General Questions

What are the benefits of minimally invasive veterinary surgery?

The benefits of minimally invasive veterinary surgical techniques include improved recovery times, less post-operative pain, fewer and smaller incisions, shorter hospital stays for our patients, reduced anesthesia and surgical times, reduced morbidity, and more.

What sort of minimally invasive veterinary procedures and techniques do you have available?

We currently offer minimally invasive joint surgery (Arthroscopy), abdominal surgery (Laparoscopy), chest surgery (Thoracoscopy), interventional radiology/stenting, with more to come as we develop further areas of expertise and acquire new state of the art equipment. Learn about the specific procedure and techniques within each of these fields.

Patient Care Questions - Getting Ready/What to Expect

Will my pet have to stay overnight?

In general, if your pet has had a major sx procedure, he or she will stay in the hospital a minimum of one night. Learn more about Getting Ready/What to Expect

My pet was just recently anesthetized/sedated for something else. Is it safe for him to undergo anesthesia again so soon?

For most pets it is not a problem to undergo another episode of anesthesia as long as your pet did not have any adverse reactions to the first experience and your pet is otherwise healthy. If there were any reactions to this sedation please bring that to our attention. We may wish to choose a different anesthetic protocol more suitable to your pet. Generally, anesthetic protocols are tailored to each pet's medical and/or surgical condition.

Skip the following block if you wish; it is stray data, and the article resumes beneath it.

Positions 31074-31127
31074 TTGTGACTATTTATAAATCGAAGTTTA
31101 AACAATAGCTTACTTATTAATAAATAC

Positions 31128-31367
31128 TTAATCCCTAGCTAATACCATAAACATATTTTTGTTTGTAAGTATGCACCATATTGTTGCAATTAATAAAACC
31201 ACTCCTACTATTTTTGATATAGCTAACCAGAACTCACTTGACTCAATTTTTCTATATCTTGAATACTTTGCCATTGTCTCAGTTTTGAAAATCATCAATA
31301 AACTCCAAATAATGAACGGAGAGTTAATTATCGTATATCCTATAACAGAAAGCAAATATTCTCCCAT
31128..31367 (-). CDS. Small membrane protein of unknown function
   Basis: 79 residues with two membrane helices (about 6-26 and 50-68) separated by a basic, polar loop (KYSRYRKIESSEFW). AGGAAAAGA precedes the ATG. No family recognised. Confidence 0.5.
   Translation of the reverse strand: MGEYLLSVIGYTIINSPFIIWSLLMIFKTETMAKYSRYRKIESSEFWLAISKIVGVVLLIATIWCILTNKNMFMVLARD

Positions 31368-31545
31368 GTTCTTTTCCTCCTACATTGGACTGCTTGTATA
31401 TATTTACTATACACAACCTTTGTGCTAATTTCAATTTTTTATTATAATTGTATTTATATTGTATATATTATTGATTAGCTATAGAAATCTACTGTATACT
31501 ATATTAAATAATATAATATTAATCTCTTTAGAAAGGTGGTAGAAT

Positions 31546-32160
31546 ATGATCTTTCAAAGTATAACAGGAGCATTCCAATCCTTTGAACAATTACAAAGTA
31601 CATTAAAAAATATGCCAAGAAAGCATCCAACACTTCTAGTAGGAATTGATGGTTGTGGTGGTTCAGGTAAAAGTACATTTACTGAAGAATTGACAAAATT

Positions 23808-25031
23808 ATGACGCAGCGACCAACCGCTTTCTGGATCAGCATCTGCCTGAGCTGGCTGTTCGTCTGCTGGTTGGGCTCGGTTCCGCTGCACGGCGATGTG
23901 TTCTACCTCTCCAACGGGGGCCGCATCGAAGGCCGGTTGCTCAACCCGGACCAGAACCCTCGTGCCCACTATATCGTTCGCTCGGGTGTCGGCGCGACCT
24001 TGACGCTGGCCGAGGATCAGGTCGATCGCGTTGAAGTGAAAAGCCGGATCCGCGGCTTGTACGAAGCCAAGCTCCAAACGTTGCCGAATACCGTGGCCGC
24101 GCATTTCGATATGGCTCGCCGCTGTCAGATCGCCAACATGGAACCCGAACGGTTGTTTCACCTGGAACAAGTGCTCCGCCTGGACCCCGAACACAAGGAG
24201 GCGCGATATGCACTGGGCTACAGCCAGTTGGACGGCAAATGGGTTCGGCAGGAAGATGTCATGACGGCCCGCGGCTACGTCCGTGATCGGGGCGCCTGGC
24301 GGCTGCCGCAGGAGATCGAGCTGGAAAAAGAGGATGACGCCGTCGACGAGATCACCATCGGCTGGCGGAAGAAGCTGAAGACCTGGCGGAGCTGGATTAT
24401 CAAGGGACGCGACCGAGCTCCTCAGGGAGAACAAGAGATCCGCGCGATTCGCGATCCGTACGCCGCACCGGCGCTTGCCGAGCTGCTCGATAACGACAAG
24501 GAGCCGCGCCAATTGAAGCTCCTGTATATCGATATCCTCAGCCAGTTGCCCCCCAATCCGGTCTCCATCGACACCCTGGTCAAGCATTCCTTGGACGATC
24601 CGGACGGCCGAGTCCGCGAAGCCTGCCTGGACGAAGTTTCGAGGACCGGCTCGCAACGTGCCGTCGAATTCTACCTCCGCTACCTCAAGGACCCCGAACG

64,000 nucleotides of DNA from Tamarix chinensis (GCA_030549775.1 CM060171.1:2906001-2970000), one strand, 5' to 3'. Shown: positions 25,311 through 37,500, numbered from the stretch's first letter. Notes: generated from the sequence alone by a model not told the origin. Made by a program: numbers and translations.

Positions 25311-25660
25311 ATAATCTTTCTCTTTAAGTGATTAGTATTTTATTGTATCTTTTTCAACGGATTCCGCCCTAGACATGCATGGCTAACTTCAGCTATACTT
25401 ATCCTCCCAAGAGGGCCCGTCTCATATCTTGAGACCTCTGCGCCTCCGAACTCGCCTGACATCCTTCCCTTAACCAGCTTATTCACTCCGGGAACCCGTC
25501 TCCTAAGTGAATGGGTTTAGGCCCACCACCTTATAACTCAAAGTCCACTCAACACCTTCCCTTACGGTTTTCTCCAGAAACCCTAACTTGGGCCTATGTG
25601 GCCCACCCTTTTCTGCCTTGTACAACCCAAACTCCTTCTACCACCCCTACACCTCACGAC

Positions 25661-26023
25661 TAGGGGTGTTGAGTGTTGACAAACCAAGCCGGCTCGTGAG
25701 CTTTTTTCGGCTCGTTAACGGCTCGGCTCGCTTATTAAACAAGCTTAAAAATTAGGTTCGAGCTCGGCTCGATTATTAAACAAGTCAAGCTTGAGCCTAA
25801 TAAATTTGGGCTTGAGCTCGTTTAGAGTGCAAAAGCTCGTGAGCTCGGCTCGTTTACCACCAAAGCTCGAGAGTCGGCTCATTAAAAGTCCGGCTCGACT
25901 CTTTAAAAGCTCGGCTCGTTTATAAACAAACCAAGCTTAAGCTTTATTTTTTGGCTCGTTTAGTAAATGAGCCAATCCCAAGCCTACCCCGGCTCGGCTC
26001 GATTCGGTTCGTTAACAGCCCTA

Patient Care Questions - During your Pet's Hospital Stay

Can I visit my pet after surgery?

We understand that putting your pet through a surgery can be a stressful time for you and your pet. We want your pet to recover as calmly and quietly as possible during its post surgery recovery. ... Learn more about your pet's hospital stay

How long will the surgery take?

Each pet is an individual and so is every surgery. Typically... Learn more about your pet's hospital stay

Patient Care Questions - Post-op/After Care Instructions

What kind of care will my pet need when I bring him/her home? And will someone call me with instructions on how to take care of my pet once I bring Him/Her home after surgery?

You will receive formal discharge instructions from one of our surgery nurses. Your nurse will review everything with you including; exercise restrictions, medications, physical therapy, bandage care, suture removal, etc. They will also provide you with a comprehensive discharge letter written by your pet's surgeon. Any other questions you may have about post surgery recovery will also be answered at that time. MORE

What does restricted exercise mean?

Please consider that your pet has just undergone MAJOR surgery and requires a minimum of several weeks for full recovery, even longer if the surgery was orthopedic. Exercise restriction includes no running, jumping, or unlimited access to stairs. Rough play with children or other pets is prohibited during recuperation. Your pet should be confined to a limited, safe environment and leash-walked several times a day for bathroom breaks only. There should be no unrestricted activity of any kind. We will provide sedative drugs if you feel your pet requires them. Strict adherence to these restrictions will help your pet recover as quickly and as completely as possible. MORE

Will I need to see the Doctor to have the sutures removed & is there an additional cost? Can my regular family veterinarian remove the sutures?

There is no additional cost for routine suture removals as this service is included in the surgery fees. Technician appointments are made between the hours of: 8am - 12pm & 2pm - 4pm Monday through Friday. There is no additional cost for this appointment as it is included in the surgery fees. MORE

For your convenience, your regular veterinarian can remove the sutures. However, as your pet’s surgeon, we prefer to perform the procedure ourselves as it gives us another opportunity to recheck your pet and for you to ask any questions. If you feel there are ANY questions about the sutures or the incision we strongly recommend the suture removal be done by our staff.